In a previous post, I discussed whether Ontario courts have jurisdiction over a claim for misappropriation of a foreign corporate opportunity, an issue raised in Dundee Precious Metals Inc. v. Marsland. The Ontario Court of Appeal has now answered that question in the affirmative, at least in terms of the specific facts at issue in that case.
Marsland was an Australian national and a former officer and director of a mining company, Dundee. Dundee sued Marsland in Ontario for breach of contract and breach of fiduciary duty for appropriating a mining opportunity in Serbia, which had been developed in Bulgaria. ?The action was stayed by Justice Corrick, both on the basis that Ontario courts lacked jurisdiction simpliciter and pursuant to the doctrine of forum non conveniens.
The Ontario Court of Appeal disagreed with the motion judge on both counts. In its view,
… the motion judge’s assessment and application of [the] real and substantial connection test in this case would lead to the surprising proposition that a Canadian corporation headquartered in Ontario cannot use Ontario courts to enforce legal obligations owed to it under Ontario law by current and former senior officers who routinely traveled to Ontario on company business and who were in daily contact with the company in Ontario.
Though acknowledging that “forum non conveniens is a discretionary decision attracting appellate deference”, the Court of Appeal held that the motion judge erred in failing to determine whether there was a clearly more appropriate jurisdiction.
The significance of the Marsland decision is difficult to assess. On the one hand, Marsland suggests that Ontario courts have jurisdiction over claims by Ontario companies for misappropriation of foreign corporate opportunities. On the other hand, the case turned largely on its facts.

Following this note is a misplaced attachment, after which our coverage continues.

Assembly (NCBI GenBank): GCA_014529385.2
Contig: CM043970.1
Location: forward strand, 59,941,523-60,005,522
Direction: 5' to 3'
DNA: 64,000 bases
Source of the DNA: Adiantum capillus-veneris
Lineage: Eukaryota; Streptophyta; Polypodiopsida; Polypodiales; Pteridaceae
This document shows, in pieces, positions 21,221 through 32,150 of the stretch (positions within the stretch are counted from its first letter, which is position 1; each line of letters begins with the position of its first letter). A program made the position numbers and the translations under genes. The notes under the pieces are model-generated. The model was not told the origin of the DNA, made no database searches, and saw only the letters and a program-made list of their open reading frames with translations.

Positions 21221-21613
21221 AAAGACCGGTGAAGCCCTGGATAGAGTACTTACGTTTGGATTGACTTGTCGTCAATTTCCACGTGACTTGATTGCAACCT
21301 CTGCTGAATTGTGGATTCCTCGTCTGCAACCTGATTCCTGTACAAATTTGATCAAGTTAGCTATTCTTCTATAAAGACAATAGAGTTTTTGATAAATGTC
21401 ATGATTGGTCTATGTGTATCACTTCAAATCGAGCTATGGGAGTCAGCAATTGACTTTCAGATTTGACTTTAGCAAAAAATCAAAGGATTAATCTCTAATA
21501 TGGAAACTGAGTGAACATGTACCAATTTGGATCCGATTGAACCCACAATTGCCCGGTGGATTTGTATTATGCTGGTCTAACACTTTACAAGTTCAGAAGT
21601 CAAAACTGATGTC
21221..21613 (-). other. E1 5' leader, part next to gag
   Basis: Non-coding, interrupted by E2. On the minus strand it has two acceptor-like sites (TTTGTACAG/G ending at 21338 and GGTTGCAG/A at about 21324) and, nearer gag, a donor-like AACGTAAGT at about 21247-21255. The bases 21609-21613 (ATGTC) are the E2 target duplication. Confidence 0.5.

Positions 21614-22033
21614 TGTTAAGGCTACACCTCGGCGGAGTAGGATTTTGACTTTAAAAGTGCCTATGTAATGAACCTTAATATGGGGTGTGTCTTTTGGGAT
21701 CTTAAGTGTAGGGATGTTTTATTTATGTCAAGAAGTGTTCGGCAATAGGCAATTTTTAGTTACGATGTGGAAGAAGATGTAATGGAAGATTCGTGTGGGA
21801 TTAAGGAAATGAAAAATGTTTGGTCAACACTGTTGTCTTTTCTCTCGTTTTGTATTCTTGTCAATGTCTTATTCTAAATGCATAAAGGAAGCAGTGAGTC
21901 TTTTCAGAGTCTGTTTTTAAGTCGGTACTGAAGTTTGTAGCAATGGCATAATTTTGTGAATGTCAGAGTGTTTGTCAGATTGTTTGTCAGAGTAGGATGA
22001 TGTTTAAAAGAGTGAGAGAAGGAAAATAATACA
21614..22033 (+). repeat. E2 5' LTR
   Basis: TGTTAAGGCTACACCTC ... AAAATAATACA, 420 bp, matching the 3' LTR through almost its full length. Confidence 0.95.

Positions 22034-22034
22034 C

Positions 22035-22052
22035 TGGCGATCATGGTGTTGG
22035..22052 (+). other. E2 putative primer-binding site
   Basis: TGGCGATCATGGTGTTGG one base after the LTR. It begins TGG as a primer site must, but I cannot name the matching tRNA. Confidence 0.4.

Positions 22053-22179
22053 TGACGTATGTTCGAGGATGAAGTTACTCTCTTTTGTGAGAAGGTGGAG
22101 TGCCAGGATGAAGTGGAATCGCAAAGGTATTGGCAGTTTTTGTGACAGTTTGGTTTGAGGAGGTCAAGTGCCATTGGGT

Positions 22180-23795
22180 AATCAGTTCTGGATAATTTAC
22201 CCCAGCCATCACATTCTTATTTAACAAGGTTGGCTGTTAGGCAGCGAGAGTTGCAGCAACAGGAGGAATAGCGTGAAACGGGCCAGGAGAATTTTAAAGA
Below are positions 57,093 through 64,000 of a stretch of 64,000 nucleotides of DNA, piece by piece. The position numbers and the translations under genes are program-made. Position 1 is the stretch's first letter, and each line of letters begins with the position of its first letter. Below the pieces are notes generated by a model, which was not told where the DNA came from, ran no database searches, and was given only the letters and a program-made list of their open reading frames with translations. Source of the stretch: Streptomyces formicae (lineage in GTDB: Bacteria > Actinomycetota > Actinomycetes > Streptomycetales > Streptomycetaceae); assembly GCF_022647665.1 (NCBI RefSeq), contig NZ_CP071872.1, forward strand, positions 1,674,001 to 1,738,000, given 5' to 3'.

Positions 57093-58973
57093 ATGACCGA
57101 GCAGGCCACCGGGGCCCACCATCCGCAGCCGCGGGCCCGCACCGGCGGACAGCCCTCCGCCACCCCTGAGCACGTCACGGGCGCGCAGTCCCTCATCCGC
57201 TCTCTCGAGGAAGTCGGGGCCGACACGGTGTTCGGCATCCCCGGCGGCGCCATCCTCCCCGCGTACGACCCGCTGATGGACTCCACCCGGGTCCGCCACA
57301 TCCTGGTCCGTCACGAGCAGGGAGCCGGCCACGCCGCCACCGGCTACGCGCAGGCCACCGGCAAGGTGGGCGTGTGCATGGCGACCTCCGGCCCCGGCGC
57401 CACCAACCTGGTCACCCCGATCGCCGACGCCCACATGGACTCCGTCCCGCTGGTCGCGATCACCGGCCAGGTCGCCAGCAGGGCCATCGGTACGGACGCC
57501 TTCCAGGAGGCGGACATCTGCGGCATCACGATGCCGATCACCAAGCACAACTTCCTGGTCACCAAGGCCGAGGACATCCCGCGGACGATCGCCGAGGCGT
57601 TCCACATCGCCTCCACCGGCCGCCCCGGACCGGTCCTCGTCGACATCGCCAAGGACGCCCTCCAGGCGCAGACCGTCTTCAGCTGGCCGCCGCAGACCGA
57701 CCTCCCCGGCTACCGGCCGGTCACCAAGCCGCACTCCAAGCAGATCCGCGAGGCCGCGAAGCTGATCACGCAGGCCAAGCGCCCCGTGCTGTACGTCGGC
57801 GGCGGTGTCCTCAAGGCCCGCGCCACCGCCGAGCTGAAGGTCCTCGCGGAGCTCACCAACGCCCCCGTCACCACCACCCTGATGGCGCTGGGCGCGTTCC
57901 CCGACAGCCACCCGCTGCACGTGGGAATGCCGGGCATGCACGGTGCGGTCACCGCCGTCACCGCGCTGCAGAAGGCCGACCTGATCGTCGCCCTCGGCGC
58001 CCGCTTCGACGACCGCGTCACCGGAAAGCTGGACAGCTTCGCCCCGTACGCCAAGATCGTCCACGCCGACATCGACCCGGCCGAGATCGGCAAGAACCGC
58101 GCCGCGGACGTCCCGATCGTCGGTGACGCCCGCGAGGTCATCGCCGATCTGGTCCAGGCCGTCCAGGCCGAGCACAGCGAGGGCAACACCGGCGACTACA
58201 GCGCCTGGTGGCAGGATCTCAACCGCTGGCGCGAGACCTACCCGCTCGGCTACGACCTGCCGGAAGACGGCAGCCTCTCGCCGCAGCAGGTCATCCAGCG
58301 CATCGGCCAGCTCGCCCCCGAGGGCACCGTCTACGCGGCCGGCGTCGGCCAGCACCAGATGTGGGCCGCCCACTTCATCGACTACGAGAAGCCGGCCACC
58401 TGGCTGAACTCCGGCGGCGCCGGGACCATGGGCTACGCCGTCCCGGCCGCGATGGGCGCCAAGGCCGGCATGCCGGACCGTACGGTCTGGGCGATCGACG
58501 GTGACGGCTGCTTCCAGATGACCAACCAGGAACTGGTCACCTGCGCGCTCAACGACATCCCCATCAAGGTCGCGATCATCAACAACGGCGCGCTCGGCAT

What is clear from Marsland is that the new test for jurisdiction set out in Van Breda v. Village Resorts is not living up to one of its main promises. In Van Breda, the Court noted that provincial appellate courts (notably the New Brunswick Court of Appeal in Coutu) and a long list of eminent scholars had criticized the previous 8-factor test for jurisdiction in Muscutt v. Courcelles as being “too subjective” and conferring “too much discretion” on motion judges. Further, the Court in Van Breda took notice of criticisms that the Muscutt framework “too complicated and too flexible and therefore leads to inconsistent application” resulting in a “lack of predictability and certainty” which “increases litigation costs and jurisdictional motions”.
These criticisms have significant implications in the context of appeals from jurisdictional motions. Although the Ontario Court of Appeal maintained that jurisdiction is a “question of law”, since the Muscutt test was subjective, flexible and discretionary, appellate courts would necessarily engage in a re-weighing of the Muscutt factors on appeal. As Marsland illustrates, it is unclear whether Van Breda has adequately addressed these concerns.
In Marsland, the motion judge held that the connection between Dundee’s claim and Ontario was “weak”. The Ontario Court of Appeal disagreed with that assessment. The Court discounted the factors cited by the motion judge that led her to conclude that the connection was weak. The Court was apparently impressed with the fact that Dundee was a Canadian company headquartered in Ontario and that Marsland had signed a management contract and a release governed by Ontario law.
The Court also disagreed with the motion judge’s conclusion that there was “virtually no connection between Marsland and Ontario.” According to the Court, Marsland had brought himself within the jurisdiction of the Ontario courts by virtue of his conduct. The Court observed that Marsland was a senior director of Dundee, attended meetings and participated in conference calls based out of Toronto and had regular contact with Dundee’s president, who was based in Toronto. The Court paid little attention to the fact that Marsland was an Australian national and had never lived in Canada.
Both the decision of the motion judge and the decision of the Court of Appeal are defensible. While the Ontario Court of Appeal has reaffirmed in Van Breda that jurisdiction simpliciter is a “question of law”, in reality, the test for jurisdiction remains largely subjective and discretionary. As Marsland illustrates, it is likely that there will continue to be a lack of predictability and certainty in the law of jurisdiction in Ontario, both at first instance and on appeal.
Court of Appeal for Ontario Docket Number: C53071
Date of Judgment: September 15, 2011